Nuts are my snack of choice. In fact, it is my breakfast Monday through Friday, along with an apple or banana. Nuts and seeds are rich in heart-healthy unsaturated fats, as well as many important minerals, and some protein. But try to avoid nuts smothered in sugar, salt, or fake yogurt. And be wary of nut companies that advertise that they can deliver loads of protein, energy, and vitamins-not all nuts are created equal. For instance, an ounce of nuts has between 4 and 6 grams of protein, with pecans (3 grams) and macadamias (2 grams) having fewer. A few-peanuts (7grams), pumpkin seeds (9 grams), and saints (11 grams) have more. Note: Peanuts and saints are actually legumes (courtesy of Nutrition Action, 10/15). Almonds are great for lowering LDL cholesterol, pistachios are good for prostate health, and cashews are good for eye health. Brazil nuts contain a good amount of the mineral selenium, important for immune system health (flu and cold season is just around the corner). All that good stuff being said, remember nuts are an energy dense-food, so one needs to limit servings in order not to pack on calories. But exactly, what is a serving? Again, courtesy of Nutrition Action newsletter (10/15), the following are typical serving sizes: Almonds (20-24), Brazil Nuts (6-8), Cashews (16-18), Hazelnuts (19-21), Macadamias (10-12), Peanuts (40), Pecans (18-20 halves), Pistachios (47-49), and Walnuts (10-14 halves). An ounce of sunflower or pumpkin seeds is about 1/4 cup, or 4 level tablespoons. Some nuts come with plenty of sodium, so I do this: I mix unsalted and raw almonds, brazil nuts, pecans, sunflower and pumpkin seeds, and walnuts, with salted macadamias, pistachios, and cashews. It’s just enough salt to keep me happy. Make sure that you read the label on any nut product that you buy.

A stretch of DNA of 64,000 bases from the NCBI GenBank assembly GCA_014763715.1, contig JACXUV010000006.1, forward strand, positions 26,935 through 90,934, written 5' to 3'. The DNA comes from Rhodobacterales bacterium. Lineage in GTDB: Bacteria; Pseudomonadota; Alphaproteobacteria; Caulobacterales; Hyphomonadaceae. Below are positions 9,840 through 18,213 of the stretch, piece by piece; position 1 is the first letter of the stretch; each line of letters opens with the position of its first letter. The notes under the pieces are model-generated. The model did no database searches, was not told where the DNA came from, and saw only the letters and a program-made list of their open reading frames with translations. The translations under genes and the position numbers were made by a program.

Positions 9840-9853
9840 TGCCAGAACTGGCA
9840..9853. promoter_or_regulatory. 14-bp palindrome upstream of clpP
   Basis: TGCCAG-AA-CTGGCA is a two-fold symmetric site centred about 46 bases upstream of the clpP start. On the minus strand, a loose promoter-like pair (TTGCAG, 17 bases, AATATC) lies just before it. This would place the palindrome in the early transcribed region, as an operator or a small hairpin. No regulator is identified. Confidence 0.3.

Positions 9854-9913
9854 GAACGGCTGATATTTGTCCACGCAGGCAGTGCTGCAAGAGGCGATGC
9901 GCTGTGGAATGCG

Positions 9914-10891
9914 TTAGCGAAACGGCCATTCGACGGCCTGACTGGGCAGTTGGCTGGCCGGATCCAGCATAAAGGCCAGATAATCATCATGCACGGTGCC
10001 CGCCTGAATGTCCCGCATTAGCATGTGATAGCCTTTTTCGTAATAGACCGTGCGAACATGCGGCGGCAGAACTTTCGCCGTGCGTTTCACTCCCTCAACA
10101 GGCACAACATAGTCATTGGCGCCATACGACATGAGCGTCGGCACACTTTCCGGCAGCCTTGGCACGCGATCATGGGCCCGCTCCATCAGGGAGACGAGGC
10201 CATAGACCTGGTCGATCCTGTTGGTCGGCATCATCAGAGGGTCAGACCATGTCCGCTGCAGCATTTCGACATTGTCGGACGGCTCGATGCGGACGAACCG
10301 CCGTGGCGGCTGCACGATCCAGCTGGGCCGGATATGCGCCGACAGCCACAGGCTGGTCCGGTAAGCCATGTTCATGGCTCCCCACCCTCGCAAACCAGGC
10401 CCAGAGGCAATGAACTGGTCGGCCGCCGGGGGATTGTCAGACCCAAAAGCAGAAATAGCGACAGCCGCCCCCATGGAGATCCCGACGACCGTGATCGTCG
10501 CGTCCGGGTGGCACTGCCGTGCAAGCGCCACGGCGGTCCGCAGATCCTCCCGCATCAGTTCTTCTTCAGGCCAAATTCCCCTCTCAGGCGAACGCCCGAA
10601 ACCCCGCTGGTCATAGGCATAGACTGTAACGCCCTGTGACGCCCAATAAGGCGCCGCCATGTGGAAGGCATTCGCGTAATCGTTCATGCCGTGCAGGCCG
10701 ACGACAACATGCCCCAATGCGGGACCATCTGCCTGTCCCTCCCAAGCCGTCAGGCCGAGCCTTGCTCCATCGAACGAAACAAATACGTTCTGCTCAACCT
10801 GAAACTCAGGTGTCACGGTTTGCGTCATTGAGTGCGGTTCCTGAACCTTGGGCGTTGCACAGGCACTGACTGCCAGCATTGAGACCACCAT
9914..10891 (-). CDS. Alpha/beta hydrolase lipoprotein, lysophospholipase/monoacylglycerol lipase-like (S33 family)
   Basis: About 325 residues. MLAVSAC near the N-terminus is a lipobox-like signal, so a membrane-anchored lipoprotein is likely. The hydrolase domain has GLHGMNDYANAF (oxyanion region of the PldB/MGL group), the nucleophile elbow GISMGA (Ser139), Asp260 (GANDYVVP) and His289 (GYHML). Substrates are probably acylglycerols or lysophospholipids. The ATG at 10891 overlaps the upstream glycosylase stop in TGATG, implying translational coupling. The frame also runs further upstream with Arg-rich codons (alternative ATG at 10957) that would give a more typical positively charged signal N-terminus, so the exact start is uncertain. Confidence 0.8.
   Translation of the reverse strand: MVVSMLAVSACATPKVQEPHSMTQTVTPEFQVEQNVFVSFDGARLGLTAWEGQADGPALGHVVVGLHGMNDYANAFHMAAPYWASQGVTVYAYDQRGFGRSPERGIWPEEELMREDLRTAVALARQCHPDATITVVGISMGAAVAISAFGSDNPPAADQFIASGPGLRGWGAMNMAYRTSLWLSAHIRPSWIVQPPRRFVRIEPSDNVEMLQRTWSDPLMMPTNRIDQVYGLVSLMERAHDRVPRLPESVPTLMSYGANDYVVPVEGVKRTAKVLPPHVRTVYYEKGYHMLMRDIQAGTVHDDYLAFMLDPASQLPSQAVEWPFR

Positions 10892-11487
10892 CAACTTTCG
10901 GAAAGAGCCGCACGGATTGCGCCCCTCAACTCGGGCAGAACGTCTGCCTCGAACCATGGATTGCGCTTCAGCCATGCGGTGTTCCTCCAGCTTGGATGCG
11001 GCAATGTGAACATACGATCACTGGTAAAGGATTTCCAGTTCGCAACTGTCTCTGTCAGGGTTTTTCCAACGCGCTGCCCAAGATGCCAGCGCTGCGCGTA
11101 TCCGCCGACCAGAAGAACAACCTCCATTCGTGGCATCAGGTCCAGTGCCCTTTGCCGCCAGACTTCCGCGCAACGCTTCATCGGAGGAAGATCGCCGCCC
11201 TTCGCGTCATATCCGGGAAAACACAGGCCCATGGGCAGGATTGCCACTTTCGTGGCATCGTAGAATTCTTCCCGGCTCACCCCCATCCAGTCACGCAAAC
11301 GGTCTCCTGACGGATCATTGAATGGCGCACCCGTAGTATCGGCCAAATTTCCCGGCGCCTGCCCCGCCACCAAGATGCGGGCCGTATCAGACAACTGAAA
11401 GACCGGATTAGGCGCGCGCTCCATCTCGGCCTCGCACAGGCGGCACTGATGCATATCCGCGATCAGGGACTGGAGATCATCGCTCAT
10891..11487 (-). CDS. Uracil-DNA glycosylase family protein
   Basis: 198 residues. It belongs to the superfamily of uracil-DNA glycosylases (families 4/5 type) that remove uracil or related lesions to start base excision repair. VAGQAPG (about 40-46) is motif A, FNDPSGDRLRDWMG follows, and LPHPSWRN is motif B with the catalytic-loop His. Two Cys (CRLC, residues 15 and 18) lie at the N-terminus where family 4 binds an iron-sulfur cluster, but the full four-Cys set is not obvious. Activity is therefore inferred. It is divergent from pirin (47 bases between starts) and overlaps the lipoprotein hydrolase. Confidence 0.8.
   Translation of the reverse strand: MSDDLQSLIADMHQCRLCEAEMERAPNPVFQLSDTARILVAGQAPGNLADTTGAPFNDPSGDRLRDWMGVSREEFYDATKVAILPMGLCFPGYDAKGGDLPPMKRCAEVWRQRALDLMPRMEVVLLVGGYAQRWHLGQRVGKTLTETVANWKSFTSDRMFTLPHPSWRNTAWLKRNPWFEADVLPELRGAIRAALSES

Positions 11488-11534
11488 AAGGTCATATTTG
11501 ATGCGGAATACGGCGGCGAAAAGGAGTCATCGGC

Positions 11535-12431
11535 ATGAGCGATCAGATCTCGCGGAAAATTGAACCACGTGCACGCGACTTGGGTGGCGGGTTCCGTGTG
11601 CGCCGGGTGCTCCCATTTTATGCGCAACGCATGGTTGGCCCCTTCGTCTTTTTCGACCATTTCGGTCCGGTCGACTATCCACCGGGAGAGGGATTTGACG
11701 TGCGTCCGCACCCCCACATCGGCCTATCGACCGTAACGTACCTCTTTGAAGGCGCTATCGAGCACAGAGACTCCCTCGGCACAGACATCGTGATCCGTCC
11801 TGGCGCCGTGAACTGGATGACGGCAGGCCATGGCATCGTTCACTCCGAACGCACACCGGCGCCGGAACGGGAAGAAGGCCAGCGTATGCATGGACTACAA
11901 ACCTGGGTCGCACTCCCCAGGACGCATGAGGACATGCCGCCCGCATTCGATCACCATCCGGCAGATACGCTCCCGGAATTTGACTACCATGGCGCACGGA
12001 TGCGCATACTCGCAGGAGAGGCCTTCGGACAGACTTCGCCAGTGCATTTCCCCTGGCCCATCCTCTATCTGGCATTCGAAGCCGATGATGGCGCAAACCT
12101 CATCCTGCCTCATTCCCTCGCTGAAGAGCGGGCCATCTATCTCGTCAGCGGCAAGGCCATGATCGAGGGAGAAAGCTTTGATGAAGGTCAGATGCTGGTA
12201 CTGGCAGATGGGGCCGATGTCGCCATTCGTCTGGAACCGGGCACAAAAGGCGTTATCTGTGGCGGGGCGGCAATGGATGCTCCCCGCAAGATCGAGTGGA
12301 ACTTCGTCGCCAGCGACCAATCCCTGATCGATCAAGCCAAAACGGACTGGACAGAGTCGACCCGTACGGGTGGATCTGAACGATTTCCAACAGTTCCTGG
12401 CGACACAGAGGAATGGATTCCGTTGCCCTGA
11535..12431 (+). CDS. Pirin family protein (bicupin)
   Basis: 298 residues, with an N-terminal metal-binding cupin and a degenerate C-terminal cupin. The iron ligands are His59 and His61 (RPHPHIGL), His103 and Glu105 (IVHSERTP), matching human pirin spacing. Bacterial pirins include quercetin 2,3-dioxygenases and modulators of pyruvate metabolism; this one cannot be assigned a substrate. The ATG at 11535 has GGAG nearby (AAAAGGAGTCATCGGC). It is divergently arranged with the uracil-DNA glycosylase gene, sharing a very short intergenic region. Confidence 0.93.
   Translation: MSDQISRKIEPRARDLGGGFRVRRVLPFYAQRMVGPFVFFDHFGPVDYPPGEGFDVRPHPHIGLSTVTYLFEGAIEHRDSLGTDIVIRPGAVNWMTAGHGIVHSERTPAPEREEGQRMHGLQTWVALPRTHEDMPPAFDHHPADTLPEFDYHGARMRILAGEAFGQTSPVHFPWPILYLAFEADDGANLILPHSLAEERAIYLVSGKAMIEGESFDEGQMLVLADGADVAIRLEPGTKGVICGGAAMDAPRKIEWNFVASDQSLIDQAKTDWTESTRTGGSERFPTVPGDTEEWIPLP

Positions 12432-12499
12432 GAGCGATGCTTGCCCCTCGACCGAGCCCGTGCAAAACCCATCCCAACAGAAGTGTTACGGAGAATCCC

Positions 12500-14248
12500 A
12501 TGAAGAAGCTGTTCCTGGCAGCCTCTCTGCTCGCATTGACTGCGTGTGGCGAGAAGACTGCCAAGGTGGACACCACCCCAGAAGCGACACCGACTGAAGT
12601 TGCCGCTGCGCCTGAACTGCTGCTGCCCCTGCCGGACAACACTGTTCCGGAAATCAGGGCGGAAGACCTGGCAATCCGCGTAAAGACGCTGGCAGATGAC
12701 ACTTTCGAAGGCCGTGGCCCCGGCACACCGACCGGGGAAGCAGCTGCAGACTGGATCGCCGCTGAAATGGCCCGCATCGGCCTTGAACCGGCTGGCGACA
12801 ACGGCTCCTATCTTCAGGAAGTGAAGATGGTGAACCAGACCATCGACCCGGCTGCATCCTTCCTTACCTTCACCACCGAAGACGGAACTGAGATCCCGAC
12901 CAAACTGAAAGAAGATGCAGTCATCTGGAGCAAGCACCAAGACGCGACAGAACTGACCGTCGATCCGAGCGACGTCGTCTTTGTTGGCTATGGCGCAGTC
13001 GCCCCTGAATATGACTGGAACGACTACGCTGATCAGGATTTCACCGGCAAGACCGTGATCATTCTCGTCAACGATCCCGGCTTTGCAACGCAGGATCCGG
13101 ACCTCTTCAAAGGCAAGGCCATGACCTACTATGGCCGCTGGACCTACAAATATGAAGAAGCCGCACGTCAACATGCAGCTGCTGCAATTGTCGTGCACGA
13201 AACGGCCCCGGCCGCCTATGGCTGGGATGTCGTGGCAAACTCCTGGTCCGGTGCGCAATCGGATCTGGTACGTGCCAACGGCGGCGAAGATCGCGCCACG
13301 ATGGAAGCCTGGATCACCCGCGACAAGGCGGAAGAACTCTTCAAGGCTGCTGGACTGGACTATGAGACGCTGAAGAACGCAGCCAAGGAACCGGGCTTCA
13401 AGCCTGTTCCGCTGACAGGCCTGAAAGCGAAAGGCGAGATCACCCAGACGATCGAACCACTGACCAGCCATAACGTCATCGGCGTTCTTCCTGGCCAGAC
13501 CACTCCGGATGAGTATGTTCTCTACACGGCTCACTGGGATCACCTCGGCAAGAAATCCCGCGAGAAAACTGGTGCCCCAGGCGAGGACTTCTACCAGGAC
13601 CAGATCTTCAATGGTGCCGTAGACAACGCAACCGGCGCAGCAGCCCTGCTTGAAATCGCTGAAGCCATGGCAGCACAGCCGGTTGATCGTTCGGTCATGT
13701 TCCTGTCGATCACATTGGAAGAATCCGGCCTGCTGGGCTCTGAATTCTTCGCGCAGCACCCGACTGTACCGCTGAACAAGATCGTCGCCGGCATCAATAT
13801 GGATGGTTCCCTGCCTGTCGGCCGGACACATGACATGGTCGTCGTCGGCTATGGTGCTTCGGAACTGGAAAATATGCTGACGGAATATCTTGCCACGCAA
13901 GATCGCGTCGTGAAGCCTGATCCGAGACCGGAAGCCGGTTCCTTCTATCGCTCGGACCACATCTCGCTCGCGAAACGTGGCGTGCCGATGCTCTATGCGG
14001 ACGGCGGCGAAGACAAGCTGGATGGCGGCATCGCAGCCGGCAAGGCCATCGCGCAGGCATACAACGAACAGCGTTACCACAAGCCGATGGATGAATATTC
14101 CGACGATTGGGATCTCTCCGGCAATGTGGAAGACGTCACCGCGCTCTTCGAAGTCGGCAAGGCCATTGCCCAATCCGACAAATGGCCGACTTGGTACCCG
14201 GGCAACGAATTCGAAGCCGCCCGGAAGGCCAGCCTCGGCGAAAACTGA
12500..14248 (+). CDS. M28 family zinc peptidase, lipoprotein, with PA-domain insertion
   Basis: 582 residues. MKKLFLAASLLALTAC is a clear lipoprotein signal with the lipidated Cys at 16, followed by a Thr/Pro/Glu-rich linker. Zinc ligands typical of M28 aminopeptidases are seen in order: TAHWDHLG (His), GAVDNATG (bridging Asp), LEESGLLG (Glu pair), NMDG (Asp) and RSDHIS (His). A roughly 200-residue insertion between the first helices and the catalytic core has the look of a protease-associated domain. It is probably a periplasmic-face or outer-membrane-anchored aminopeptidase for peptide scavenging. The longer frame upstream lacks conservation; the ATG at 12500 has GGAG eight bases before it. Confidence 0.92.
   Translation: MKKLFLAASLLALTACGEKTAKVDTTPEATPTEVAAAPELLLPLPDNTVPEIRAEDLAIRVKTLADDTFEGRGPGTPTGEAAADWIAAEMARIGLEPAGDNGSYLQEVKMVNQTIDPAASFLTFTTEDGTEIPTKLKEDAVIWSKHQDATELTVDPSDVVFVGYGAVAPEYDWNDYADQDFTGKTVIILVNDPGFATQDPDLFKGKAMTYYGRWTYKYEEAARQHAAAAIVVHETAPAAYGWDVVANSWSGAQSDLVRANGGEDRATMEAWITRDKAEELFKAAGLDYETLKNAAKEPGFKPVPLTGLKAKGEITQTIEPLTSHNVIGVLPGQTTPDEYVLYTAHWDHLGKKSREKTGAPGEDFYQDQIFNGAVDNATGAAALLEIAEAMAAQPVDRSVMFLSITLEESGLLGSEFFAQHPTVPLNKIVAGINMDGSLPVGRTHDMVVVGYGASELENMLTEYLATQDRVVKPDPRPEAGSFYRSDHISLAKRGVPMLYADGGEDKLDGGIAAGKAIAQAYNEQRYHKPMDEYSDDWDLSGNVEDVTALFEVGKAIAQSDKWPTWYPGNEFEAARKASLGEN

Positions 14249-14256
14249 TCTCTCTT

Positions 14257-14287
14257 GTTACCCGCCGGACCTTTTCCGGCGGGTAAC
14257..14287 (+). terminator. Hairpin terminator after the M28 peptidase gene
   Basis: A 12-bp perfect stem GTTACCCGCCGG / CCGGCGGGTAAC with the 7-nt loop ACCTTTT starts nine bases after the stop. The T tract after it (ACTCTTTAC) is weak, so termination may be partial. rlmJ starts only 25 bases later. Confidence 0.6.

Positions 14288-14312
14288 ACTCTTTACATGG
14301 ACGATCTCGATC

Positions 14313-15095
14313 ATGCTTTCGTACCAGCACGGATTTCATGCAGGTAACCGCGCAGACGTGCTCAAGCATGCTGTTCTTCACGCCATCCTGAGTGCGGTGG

Stay well, John R Blilie, M.S.